Difference between the usage of 'than' and 'than that' : Magoosh
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# Difference between the usage of 'than' and 'than that'

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Intern
Joined: 24 May 2012
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GMAT Date: 11-10-2013
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Difference between the usage of 'than' and 'than that' [#permalink]

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30 Aug 2013, 01:57
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Can you please explain the difference between the two sentences below.
Thanks.

His car is different than mine.
His car is different than that of mine.
Magoosh GMAT Instructor
Joined: 28 Dec 2011
Posts: 3709
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Kudos [?]: 5852 [1] , given: 66

Re: Difference between the usage of 'than' and 'than that' [#permalink]

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30 Aug 2013, 15:03
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arslano wrote:
Can you please explain the difference between the two sentences below.
Thanks.

His car is different than mine.
His car is different than that of mine.

Dear arslano,
I'm happy to help.
First of all, there's an idiom mistake. The construction "different than" is wrong 100% of the time. The correct idiom is "different from". See
http://magoosh.com/gmat/2012/gmat-prepo ... ioms-from/
I recommend our free idiom e-book:
http://magoosh.com/gmat/2013/gmat-idiom-ebook/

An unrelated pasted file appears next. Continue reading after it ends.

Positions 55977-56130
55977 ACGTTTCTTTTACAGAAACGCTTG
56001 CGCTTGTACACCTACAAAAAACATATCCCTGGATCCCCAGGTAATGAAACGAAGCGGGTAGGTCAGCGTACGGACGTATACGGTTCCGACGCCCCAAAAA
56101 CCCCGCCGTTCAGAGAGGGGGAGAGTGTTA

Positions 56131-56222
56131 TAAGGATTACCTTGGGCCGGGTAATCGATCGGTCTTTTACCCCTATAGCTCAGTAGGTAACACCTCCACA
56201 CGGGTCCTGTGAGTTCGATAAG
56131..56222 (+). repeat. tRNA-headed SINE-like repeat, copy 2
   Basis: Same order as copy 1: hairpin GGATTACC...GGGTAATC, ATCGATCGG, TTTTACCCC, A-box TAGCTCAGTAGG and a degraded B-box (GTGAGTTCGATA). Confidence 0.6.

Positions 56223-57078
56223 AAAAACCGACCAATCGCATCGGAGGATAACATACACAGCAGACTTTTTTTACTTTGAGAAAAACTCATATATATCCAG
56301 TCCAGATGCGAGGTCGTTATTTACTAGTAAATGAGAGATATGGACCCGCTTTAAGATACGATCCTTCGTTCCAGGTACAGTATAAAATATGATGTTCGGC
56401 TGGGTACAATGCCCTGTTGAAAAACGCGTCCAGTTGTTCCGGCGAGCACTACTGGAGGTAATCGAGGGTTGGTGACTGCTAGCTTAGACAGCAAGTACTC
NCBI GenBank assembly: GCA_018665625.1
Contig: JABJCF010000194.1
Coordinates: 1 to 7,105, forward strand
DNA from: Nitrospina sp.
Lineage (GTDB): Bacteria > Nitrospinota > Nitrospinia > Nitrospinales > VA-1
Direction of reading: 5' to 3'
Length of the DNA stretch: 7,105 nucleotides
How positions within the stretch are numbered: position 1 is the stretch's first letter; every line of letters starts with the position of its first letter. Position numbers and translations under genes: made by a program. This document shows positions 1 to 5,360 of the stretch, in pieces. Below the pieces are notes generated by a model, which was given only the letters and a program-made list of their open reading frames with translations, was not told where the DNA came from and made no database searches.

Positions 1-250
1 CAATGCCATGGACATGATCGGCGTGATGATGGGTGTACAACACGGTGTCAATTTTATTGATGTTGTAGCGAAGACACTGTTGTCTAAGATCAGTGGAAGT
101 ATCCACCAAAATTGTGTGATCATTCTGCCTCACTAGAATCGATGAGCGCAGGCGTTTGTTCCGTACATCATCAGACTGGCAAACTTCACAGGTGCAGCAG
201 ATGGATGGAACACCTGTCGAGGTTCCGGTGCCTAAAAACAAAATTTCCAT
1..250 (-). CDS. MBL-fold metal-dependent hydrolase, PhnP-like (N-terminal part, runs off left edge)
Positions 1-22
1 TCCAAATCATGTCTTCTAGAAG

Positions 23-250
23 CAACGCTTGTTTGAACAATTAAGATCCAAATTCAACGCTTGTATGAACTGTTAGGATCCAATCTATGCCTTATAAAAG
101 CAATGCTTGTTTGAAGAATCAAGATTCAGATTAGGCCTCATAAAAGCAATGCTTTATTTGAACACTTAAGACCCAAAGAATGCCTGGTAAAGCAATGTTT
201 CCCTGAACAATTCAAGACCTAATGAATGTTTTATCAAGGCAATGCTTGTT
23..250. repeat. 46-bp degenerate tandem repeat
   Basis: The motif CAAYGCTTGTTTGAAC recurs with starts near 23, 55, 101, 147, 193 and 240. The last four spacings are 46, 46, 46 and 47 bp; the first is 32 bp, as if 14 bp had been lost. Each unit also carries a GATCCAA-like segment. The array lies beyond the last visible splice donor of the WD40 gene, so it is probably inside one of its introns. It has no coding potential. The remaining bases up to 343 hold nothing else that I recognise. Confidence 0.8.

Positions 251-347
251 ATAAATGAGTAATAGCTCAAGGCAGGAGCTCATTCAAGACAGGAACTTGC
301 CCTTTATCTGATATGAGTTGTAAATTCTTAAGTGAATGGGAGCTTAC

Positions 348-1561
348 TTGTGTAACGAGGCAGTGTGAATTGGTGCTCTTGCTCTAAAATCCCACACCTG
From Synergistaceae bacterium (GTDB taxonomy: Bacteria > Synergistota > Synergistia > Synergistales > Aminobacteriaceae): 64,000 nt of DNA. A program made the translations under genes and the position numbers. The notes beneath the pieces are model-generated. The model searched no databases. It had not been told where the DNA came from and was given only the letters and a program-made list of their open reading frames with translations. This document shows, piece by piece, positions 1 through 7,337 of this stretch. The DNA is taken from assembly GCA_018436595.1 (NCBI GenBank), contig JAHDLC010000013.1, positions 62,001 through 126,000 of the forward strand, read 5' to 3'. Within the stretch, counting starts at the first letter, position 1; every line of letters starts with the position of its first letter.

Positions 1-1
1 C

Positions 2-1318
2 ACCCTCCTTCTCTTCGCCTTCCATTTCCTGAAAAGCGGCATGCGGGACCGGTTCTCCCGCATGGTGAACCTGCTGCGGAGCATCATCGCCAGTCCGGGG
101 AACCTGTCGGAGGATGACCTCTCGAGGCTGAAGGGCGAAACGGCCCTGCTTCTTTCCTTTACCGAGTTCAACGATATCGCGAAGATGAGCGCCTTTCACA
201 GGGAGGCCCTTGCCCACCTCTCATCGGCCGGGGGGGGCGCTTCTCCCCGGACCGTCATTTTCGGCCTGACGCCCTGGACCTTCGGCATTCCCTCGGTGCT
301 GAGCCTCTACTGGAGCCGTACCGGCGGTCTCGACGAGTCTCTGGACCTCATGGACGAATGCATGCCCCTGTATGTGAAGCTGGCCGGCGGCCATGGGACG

Let's avoid the idiom mistake by making this a regular comparative:
(a) His car is faster than mine.
(b) His car is faster than that of mine.

Here, (a) is perfectly correct, and (b), though technically correct, it too bloated and wordy to be acceptable on the GMAT.

You see, the pronoun "mine" (or "yours" or "his" or "hers" or "theirs") is a possessive that can stand in place of an understood object. Thus, "mine" is a sleek and efficient substitute for "my car".

By contrast, the word "that", as a pronoun, substitutes for any word or complete relationship in the first part of the comparison. Often, it's a very useful abbreviation. For example,
The First Symphony of Brahms is much better know than that of Beethoven.
The combined market of television and radio broadcast to cover New York baseball teams is much larger than that of midwest teams.
Do you see how "that" stands for something much longer, and so is an effect abbreviation. The problem in this sentence though:
His car is faster than that of mine.
There's really no abbreviation here. Furthermore, even if we substituted the noun in, "car of mine", that would sound stilted and awkward.
His car is faster than the car of mine.
Again, while grammatically correct, absolutely no one would say this, and it will never be acceptable on the GMAT. What's acceptable is:
His car is faster than my car.
or even better,
His car is faster than mine.

Does all this make sense?
Mike
_________________

Mike McGarry
Magoosh Test Prep

Re: Difference between the usage of 'than' and 'than that'   [#permalink] 30 Aug 2013, 15:03
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# Difference between the usage of 'than' and 'than that'

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